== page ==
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Figure 4. Calibration Experiment. (a,b) Deposits resulting after scanning the electron beam with a 1 nm pitch, with long (a) versus short (b) dwell times. A long dwell time (a) results in more electron exposure and higher vertical growth per dwell spot, giving a higher angle θ; (c) Angle θ is measured as a function of dwell time for a constant pitch of 1 nm, resulting in a set of calibration points. Insets: Chemical structure of the precursor used and set of nanowires used to obtain the calibration points. For all wires, a small vertical pillar has been grown prior to the segment used for calibration, to facilitate the segment lifting from the substrate.
Figure 4. Calibration Experiment. (a,b) Deposits resulting after scanning the electron beam with a 1 nm pitch, with long (a) versus short (b) dwell times. A long dwell time (a) results in more electron exposure and higher vertical growth per dwell spot, giving a higher angle θ; (c) Angle θ is measured as a function of dwell time for a constant pitch of 1 nm, resulting in a set of calibration points. Insets: Chemical structure of the precursor used and set of nanowires used to obtain the calibration points. For all wires, a small vertical pillar has been grown prior to the segment used for calibration, to facilitate the segment lifting from the substrate.
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Figure 5. Thermal evaporation of a magnetic material. (a) Schematic of thermal evaporator components. A crucible containing Permalloy is heated to deposit a thin film onto the samples and a Quartz crystal microbalance (Q); (b) Angled holder used to perform thermal evaporation perpendicular to the nanostructures; (c) Schematic of a thermal evaporation process perpendicular to a nanostructure (black), and therefore at an angle θ to the substrate (blue).
Figure 5. Thermal evaporation of a magnetic material. (a) Schematic of thermal evaporator components. A crucible containing Permalloy is heated to deposit a thin film onto the samples and a Quartz crystal microbalance (Q); (b) Angled holder used to perform thermal evaporation perpendicular to the nanostructures; (c) Schematic of a thermal evaporation process perpendicular to a nanostructure (black), and therefore at an angle θ to the substrate (blue).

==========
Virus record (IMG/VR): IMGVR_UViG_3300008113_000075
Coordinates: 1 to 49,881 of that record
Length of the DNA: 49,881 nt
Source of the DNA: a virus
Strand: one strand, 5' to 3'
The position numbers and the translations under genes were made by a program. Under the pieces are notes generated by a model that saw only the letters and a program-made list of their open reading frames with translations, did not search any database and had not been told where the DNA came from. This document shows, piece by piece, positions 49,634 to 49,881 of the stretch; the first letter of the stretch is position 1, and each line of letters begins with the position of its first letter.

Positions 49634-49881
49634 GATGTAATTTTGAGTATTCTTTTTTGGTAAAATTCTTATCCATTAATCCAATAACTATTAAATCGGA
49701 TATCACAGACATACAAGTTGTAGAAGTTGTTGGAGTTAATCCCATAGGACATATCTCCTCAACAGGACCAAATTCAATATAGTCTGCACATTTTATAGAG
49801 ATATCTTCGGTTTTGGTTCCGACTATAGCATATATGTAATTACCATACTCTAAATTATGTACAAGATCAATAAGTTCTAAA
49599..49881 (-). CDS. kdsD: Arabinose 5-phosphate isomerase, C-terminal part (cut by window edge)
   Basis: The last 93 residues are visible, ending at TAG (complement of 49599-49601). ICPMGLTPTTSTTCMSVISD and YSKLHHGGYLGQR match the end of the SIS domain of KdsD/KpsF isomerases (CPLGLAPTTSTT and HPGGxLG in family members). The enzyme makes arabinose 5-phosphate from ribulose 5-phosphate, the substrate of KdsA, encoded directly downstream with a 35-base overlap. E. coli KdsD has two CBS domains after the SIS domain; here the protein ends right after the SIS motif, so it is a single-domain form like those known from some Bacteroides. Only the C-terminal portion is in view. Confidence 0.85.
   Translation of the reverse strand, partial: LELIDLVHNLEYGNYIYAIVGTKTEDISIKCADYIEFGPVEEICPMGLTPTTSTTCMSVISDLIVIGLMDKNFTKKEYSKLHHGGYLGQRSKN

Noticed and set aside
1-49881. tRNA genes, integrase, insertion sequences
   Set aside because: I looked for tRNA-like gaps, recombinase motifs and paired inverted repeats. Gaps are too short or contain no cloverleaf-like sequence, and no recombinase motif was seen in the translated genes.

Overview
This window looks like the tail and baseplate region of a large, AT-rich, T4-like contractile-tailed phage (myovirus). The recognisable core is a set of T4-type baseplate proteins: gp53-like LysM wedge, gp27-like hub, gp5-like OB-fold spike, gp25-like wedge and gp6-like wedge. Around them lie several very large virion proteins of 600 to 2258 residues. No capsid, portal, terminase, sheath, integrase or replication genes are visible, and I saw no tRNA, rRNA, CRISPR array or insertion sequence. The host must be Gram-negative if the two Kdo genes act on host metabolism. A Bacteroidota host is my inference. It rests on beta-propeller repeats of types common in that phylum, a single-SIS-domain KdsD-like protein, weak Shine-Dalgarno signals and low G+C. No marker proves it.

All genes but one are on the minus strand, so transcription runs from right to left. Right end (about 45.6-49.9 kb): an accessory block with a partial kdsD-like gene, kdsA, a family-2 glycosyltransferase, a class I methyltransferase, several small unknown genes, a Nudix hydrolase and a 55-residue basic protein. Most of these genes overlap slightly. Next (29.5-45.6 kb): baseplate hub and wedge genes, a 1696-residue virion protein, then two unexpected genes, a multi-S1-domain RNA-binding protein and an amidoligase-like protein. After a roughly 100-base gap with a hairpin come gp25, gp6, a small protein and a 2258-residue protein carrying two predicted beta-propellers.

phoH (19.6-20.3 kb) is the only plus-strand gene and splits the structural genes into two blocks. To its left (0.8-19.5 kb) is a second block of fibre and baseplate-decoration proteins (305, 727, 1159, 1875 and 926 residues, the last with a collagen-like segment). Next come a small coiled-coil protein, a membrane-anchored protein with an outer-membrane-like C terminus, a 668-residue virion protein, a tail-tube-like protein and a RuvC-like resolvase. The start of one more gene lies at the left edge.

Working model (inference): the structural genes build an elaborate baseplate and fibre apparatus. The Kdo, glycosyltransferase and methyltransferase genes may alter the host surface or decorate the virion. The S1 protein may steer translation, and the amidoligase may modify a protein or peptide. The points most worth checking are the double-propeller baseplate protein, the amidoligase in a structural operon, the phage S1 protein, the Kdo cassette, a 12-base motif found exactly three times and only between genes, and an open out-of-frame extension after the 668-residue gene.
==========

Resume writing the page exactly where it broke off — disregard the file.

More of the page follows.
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Figure 6. Dual-pitch nanopatterning. (a) Defining ‘x’ as the direction of 3D growth, a transverse pitch is defined along the ‘y’ direction in order to create structures with controllable width. The beam scanning strategy after addition of the ‘y’ pitch follows a serpentine pattern starting from the top-left site, as indicated by the arrows; (b,c) Top and side views of a wide nano-ramp grown using an optimized y-pitch of 30 nm; (d,e) Top and side views of a wide nano-ramp grown using a y-pitch of 60 nm.
Figure 6. Dual-pitch nanopatterning. (a) Defining ‘x’ as the direction of 3D growth, a transverse pitch is defined along the ‘y’ direction in order to create structures with controllable width. The beam scanning strategy after addition of the ‘y’ pitch follows a serpentine pattern starting from the top-left site, as indicated by the arrows; (b,c) Top and side views of a wide nano-ramp grown using an optimized y-pitch of 30 nm; (d,e) Top and side views of a wide nano-ramp grown using a y-pitch of 60 nm.
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Figure 7. Width control. Top and side views for a set of nanostructures grown using different pattern widths ‘w’.
Figure 7. Width control. Top and side views for a set of nanostructures grown using different pattern widths ‘w’.
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Figure 8. Use of substrate tilt during growth. (a) Example nanostructure grown at an angle θ on a flat substrate; (b) Nanostructure (a) grown using a substrate tilt of θ; (c) Result of growing nanostructure (b); (d) Example of ‘staircase’ nanostructures grown using substrate tilt.
Figure 8. Use of substrate tilt during growth. (a) Example nanostructure grown at an angle θ on a flat substrate; (b) Nanostructure (a) grown using a substrate tilt of θ; (c) Result of growing nanostructure (b); (d) Example of ‘staircase’ nanostructures grown using substrate tilt.
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Figure 9. Thermal evaporation of magnetic thin films. (a) Process summary: a scaffold is 3D nano-printed (left), followed by the evaporation of a magnetic thin film perpendicularly to the substrate (right); (b) SEM image of a 3D nanostructure, result of thermal evaporation at 60° to the substrate; Permalloy (Py) is observed as a light grey layer on top of the Si substrate and the Pt-C scaffold. Evaporation occurred from left-to-right, perpendicular to the nanostructure, casting a shadow onto the Si substrate. (c,d) 3D nanowire grown at 30° to the substrate before (c) and after (d) Py evaporation perpendicular to the nanowire, evaporation occurring from right-to-left.